One Protein, Three Functions
Even long after the "one gene, one enzyme" hypothesis, proposed in 1941 by Beadle and Tatum, was cornered by the discovery of gene splicing, the concept of "one protein, one function" stood firmly for many years as a fundamental truth of molecular biology. However, the discovery in the late ‘80s of proteins that could perform two entirely different functions was a breaking point in the classic perception of biology. Such proteins were named "moonlighting proteins" by Constance Jeffery in 1999, in reference to the meaning of the verb "to moonlight" (to have more than one job). This term has been widely accepted, especially since the discovery of many examples of these proteins in the past 15 years.
The existence of "moonlighting" proteins increases the variability of the coding potential of a genome. Another source of variability is gene fusion. In this process, two genes that are normally found apart in the genomes appear joined in certain species, thus producing a single protein with two functions. If the fusion is beneficial, the event remains in the genome of these species. The functions joined in a fused gene are often related (enzymes of the same metabolic pathway, etc.).
The Yeast Molecular Biology Group at the UAB reported in 2009 an interesting example of moonlighting protein in the yeast Saccharomyces cerevisiae. The Hal3 protein, which had been characterised by this group as a regulatory subunit of an enzyme (a phosphatase exclusive of fungi and important in the homeostasis of cations), was also part of an enzymatic complex with decarboxilase activity and necessary for the synthesis of an essential and universal molecule: Coenzyme A. The work was continued to explore the possible role of moonlighting proteins similar to Hal3 in other organisms. This led to the identification in a very different yeast, the fission yeast Schizosaccharomyces pombe, of a surprising gene: while in its first half it encoded a protein similar to Hal3, the second half clearly contained the enzyme thymidylate synthase (TS). TS activity is necessary for the synthesis of thymine, one of the pieces that make up the DNA. This enzyme represents an important target in cancer therapy.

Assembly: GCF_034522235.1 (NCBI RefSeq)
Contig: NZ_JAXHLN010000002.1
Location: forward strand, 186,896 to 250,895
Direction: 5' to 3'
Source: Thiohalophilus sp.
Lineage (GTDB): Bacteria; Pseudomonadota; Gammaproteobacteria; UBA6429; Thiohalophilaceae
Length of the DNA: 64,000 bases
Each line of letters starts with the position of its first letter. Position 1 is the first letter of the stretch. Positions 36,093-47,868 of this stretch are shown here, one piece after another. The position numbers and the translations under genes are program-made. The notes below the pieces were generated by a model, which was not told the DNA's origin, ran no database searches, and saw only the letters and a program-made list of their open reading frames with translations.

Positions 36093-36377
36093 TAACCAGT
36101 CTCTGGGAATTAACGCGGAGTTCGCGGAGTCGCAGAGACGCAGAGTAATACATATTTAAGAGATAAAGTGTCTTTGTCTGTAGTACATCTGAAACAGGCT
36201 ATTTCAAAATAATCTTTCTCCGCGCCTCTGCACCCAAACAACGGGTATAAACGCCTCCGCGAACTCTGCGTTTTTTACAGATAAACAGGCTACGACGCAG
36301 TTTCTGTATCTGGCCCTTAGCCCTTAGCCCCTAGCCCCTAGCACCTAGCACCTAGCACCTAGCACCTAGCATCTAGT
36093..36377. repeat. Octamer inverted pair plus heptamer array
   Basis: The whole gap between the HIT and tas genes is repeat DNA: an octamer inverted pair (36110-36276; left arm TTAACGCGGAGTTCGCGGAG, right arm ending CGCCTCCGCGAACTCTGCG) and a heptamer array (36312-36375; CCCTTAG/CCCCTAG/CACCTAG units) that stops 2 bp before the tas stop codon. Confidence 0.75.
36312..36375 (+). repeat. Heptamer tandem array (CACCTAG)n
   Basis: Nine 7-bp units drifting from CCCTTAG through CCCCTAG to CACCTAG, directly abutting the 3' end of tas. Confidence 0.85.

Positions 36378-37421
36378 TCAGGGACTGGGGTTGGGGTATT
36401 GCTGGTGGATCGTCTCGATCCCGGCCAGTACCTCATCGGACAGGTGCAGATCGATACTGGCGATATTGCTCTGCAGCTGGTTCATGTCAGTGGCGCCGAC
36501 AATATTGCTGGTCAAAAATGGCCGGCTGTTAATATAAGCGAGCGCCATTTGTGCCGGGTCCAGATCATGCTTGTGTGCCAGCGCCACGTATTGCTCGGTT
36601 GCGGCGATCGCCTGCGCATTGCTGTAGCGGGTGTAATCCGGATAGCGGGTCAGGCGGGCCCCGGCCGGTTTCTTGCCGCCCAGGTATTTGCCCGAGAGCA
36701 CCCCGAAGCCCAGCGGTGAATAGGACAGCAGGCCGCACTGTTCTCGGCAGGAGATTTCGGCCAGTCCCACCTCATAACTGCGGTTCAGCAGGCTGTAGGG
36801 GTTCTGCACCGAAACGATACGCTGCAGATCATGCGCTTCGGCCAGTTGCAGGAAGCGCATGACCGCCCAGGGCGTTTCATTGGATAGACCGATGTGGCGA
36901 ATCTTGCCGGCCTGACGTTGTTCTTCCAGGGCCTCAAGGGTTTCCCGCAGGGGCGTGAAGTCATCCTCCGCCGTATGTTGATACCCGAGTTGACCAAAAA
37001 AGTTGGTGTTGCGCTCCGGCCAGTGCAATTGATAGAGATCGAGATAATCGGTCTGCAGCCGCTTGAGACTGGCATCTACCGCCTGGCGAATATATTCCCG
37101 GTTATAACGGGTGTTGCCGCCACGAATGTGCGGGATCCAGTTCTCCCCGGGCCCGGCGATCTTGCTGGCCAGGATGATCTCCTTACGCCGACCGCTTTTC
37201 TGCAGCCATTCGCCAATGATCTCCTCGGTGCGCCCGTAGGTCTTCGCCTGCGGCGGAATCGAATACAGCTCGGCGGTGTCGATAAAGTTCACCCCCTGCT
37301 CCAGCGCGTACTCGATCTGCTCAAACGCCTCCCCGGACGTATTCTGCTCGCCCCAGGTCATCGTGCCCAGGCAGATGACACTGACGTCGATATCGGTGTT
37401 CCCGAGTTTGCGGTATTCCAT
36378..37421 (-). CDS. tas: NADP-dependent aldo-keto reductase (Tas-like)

The UAB group, directed by Dr. Joaquín Ariño, has led an international team which has recently clarified the role of the protein encoded by this S. pombe gene (named by the team as Sp hal3). The result of the study, published in the journal Molecular Microbiology, shows that Sp hal3 can regulate the S. pombe phosphatase, encode the decarboxylase activity that contributes to synthesize coenzyme A and, finally, exhibit thymidylate synthase function. Therefore Sp hal3 is a gene coding for a protein with three totally different functions, as a result of a gene fusion event that involved a moonlighting protein. What could be the benefit derived from the coordination of these three activities in a single protein? Although further study will be needed, the authors recall the fact that altering the homeostasis of cations, the insufficient synthesis of coenzyme A, as well as an unbalance in the levels of the different nucleotides (such the resulting from blockage of TS activity) have a common output: genomic instability and DNA breakage. Therefore, the assembly of these three functions in a single protein could effectively contribute to the maintenance of genomic integrity.
Molero, C.; Petrényi, K.; González, A.; Carmona, M.; Gelis, S.; Abrie, J.A.; Strauss, E.; Ramos, J.; Dombradi, V.; Hidalgo, E., and Ariño, J. The Schizosaccharomyces pombe fusion gene hal3 encodes three distinct activities. Molecular Microbiology 90(2): 367-382. 2013.